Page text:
Most people modify their ways of speaking, writing, texting, and e-mailing, and so on, according to the people with whom they are communicating. This fascinating book asks why we 'accommodate' to others in this way, and explores the various social consequences arising from it.
EDITORS: Antos, Gerd and Ventola, Eija, in cooperation with Tilo Weber TITLE: Handbook of Interpersonal Communication SERIES TITLE: Handbooks of Applied Linguistics PUBLISHER: De Gruyter Mouton YEAR: 2010
Elisabeth Reber, Institute of Modern Languages / English Linguistics, University of Würzburg, Germany
The volume is the second in a planned series of Handbooks of Applied Linguistics (Karlfried Knapp and Gerd Antos, series editors). It begins with an introduction to the handbook series by the series editors. The introduction provides a state of the art on the field of Applied Linguistics which is delineated as “a specific, problem-oriented way of ‘doing linguistics’ related to the real-life world” (p. xi) and outlines the objectives and organisation of the handbook series.
In the introduction to the topical volume (chapter 1), Gerd Antos, Eija Ventola, and Tilo Weber define the notion of Interpersonal Communication, which is conceptualised as “a continuous game between the interactants […] -- a constant dynamic flow that is linguistically realized as discourse” (p. 1) and present the guiding questions which informed the selection of contributions to the book. The aim of the volume is to“[offer] an overview of the theories, methods, tools, and resources of linguistically oriented approaches […] concerned with interpersonal communication” (p. 3). Along these lines, the volume assembles 20 chapters, each dealing with different aspects of interpersonal communication from a linguistically informed point of view. The organisation of each chapter is designed as follows: “1) they introduce the reader to a particular topic in interpersonal communication research, 2) they present the most important contributions to the respective research fields, and 3) they outline research perspectives that may be realized in the future” (pp. 3-4). A brief summary of all chapters is given on pages 4-11.
The chapters are subdivided under four parts: 1 Theories, methods and tools of Interpersonal Communication research 2 Linguistic and multisemiotic resources and their interplay in managing Interpersonal Communication 3 Interpersonal Communication on-track and off-track 4 Working on conversational strategies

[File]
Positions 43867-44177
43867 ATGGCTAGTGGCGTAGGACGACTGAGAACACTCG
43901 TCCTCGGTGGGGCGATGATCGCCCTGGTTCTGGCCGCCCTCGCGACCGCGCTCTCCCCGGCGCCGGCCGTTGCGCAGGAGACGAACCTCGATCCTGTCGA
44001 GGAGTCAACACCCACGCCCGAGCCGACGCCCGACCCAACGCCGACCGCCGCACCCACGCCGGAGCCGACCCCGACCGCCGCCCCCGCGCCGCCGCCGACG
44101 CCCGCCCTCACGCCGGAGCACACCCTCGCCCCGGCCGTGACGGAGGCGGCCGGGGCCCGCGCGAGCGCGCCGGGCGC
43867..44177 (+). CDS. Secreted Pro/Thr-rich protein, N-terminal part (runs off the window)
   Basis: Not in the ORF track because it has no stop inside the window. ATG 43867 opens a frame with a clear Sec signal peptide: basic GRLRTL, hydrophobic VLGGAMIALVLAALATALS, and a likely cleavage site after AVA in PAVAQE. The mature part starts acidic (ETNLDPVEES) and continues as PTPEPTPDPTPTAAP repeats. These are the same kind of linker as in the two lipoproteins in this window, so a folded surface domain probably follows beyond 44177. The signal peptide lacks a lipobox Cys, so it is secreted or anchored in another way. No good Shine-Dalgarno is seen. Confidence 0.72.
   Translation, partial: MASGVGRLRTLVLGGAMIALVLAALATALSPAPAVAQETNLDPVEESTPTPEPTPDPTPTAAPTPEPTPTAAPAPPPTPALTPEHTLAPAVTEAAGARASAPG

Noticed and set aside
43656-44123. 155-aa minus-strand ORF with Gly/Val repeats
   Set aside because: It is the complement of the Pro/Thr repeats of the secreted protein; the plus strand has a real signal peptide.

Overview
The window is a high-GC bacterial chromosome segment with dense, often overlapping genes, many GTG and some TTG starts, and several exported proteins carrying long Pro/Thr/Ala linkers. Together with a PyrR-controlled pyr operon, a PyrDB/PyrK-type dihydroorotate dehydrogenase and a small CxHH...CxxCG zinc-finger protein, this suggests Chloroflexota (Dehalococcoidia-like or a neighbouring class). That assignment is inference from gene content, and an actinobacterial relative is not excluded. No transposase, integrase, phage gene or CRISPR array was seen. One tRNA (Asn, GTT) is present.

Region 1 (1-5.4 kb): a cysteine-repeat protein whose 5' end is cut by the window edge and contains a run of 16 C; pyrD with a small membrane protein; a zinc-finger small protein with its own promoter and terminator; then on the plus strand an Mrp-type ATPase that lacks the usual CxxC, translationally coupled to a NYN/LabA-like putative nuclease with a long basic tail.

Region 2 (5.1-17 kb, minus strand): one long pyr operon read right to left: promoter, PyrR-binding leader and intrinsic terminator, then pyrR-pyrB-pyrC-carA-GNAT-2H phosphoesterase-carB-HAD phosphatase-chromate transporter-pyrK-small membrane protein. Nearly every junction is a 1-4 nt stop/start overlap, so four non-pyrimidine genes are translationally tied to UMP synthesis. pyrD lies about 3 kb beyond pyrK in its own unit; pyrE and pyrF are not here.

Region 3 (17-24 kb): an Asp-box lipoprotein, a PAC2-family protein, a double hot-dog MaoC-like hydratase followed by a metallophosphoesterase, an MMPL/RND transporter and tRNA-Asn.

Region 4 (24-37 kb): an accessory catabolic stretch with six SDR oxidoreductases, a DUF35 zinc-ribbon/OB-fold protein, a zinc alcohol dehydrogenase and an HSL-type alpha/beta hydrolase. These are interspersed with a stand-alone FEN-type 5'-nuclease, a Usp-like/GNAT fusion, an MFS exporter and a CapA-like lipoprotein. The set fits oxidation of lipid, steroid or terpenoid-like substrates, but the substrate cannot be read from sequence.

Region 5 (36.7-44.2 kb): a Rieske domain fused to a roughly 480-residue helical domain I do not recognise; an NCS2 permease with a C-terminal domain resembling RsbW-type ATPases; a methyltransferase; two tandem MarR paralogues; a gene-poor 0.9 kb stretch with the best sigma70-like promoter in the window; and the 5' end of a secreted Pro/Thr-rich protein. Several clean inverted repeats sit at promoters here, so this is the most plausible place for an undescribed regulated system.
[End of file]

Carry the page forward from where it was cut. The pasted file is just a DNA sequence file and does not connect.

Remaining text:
The first part offers an introduction to some of the most widely used theoretical and methodological frameworks within linguistically informed Interpersonal Communication research (Social Psychology, Ethnomethodology and Conversation Analysis, Interactional Sociolinguistics, Interactional Linguistics, Systemic Functional Linguistics and Functional Pragmatics) and to issues of data collection and transcription. The second part takes a closer look at different communicative resources deployed by participants in interpersonal communication (verbal, nonverbal, visual-spatial) and discusses issues of analysis. The third part is concerned with different communicative contexts and varieties (everyday, psychotherapeutic, youth and aging). The fourth part centres on strategies (politeness, humor, attitude, and silence and taboo) used in interpersonal communication to construct social relationships and identities on the micro and macro levels of society and culture. The volume is completed by the authors’ bibliographical notes and a subject index.
PART 1: Theories, methods and tools of Interpersonal Communication research
In chapter 2, Margaret J. Pitts and Howard Giles critically review theories (most notably Interdependence Theory, Communication Accommodation Theory, Theories of Message Production), methods and research tools relevant to the social psychological analysis of interpersonal relationships. They argue for longitudinal study designs which investigate how social relationships develop over time, and call for a perspective on interpersonal interaction which approaches it as an interactive process and takes into account the interplay and interdependence between language and cognition in the dynamics of interpersonal processes.
In chapter 3, Dennis Day and Johannes Wagner briefly sketch out the origins and major research interests of Ethnomethodology and Conversation Analysis before demonstrating on the basis of excerpts from a telephone conversation how the analysis of turn-taking, indexicality and reflexivity, recipient design and membership categorisation devices, which lie at the core of ethnomethodological and conversation analytic work, offer an insight into the creation and maintenance of interpersonal relationships in interaction. They close with a brief discussion of the differences between the two paradigms (Ethnomethodology and Conversation Analysis) and recommendations for further reading.
In chapter 4, Susanne Günthner is concerned with Interactional Sociolinguistics, whose goals are defined as “studying the interpretation and function of linguistic forms in socially and culturally situated discourse” (p. 54). In this respect, the author claims, Interactional Sociolinguistics may be deployed as a framework for questions within Applied Linguistics. Core notions for such a study comprise indexicality, inferencing, contextualisation, communicative activities, genres, and social, ethnic, and cultural activities, which are illustrated in detailed analyses of various conversational examples.
In chapter 5, Dagmar Barth-Weingarten introduces Interactional Linguistics, which has its origins in Ethnomethodology and Conversation Analysis, Interactional Sociolinguistics and Anthropological Linguistics. The author gives an overview of the research field, outlining its history, central concepts and assumptions, methodological principles, and key research questions, which centre on a general interest in how linguistic structures are shaped by interpersonal interaction and how in turn linguistic structures shape interaction. The chapter closes with a discussion of future research topics in Interactional Linguistics and contributions to Applied Linguistics.
In chapter 6, Geoff Thompson and Peter Muntigl focus on research within Systemic Functional Linguistics (SFL), taking an interpersonal approach. The chapter is organised in two main sections, beginning with an overview of the two interrelated analytic domains of concern within SFL: 1) the lexicogrammatical and semantic resources available to speakers in interaction and 2) exchange structure, i.e. sequential patterns in interaction. This is complemented by two detailed example analyses, with a focus on 1) questioning and mood in doctor-patient interaction, and 2) on the negotiation of knowledge roles and appraisal in mundane interaction.